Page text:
Prosecutors are required to maintain contact with alleged victims, to give them notice of important events in the case, and to seek their input at certain procedural points in the case; but they prosecute domestic violence cases without regard to whether or not the alleged victim wishes to “press charges.” Domestic violence charges do not go away by themselves.
Common Domestic Violence Charges in Colorado
Domestic violence is a sentencing enhancement in Colorado, rather than being treated as a separate criminal offense. A sentencing enhancement means a judge will increase a defendant’s sentence or punishment beyond the normal range for a crime against an intimate partner. Domestic violence is commonly an aggravating factor in the following eight crimes:
- Assault (CRS 18-3-202 – 204)
- Harassment (CRS 18-9-111)
- Sexual contact (CRS 18-3-404)
- Menacing (CRS 18-3-206)
- False imprisonment (CRS 18-3-303)
- Stalking (Vonnie’s Law) (CRS 18-3-602)
- Child abuse (CRS 18-6-401)
- Elder abuse (CRS 18-6.5-103)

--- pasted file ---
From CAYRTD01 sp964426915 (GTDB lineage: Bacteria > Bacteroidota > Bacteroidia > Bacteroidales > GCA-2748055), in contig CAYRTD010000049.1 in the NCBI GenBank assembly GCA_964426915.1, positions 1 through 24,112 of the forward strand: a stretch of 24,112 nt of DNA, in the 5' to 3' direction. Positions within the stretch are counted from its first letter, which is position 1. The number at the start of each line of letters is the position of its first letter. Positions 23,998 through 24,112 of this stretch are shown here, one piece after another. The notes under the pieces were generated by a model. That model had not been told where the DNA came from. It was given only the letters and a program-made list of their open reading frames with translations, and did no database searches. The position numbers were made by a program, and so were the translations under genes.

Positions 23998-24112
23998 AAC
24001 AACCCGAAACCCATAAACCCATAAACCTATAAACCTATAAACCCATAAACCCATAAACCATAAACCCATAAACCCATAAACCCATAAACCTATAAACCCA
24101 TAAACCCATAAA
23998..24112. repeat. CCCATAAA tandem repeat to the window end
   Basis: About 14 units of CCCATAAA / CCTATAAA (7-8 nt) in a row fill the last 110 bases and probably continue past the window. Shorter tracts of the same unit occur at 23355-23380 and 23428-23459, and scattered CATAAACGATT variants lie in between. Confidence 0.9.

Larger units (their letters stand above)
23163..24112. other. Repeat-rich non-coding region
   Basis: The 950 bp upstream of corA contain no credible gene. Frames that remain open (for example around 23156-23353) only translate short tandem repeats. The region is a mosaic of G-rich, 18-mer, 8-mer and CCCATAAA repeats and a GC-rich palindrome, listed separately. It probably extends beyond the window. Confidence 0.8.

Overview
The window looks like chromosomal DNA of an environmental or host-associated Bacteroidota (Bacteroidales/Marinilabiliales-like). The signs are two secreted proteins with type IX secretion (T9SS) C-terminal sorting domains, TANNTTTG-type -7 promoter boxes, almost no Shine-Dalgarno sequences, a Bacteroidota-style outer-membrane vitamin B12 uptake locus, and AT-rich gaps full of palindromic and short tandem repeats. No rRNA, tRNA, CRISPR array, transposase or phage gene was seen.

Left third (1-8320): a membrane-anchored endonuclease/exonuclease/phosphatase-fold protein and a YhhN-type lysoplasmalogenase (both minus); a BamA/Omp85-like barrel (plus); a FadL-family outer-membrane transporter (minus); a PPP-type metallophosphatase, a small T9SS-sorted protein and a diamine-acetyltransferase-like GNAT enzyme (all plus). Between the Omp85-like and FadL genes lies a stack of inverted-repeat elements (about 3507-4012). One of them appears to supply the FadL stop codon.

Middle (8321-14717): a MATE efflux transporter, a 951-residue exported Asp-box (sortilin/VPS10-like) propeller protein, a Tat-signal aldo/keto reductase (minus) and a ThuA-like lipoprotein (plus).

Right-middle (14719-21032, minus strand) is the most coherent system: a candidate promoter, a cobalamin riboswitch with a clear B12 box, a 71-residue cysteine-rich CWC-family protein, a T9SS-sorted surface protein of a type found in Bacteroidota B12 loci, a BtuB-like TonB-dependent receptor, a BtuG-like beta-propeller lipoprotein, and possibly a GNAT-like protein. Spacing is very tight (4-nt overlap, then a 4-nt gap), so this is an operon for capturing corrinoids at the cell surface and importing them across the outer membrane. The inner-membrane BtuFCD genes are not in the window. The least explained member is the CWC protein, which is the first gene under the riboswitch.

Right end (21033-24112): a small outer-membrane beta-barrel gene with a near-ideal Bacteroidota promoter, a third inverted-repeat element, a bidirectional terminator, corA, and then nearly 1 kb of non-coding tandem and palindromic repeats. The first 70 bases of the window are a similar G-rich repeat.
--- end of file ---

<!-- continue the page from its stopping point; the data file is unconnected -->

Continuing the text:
However, domestic violence can be a sentencing enhancer for any criminal charge or municipal ordinance violation.
Common Defenses to Domestic Violence Allegations
Some of the most common and successful defenses against domestic violence include:
- They are lying. It’s possible that an individual could have fabricated the entire story as revenge or to get even. If this is your defense, your domestic violence defense attorney will seek to establish:
- Whether the victim’s injuries support your version of the story.
- Whether your account is consistent with the police report.
- Whether the victim was at another location at the time of the crime.
- I didn’t do it. Another commonly used defense is that you are innocent. Your Boulder domestic violence defense lawyer will look for evidence to support this claim, such as: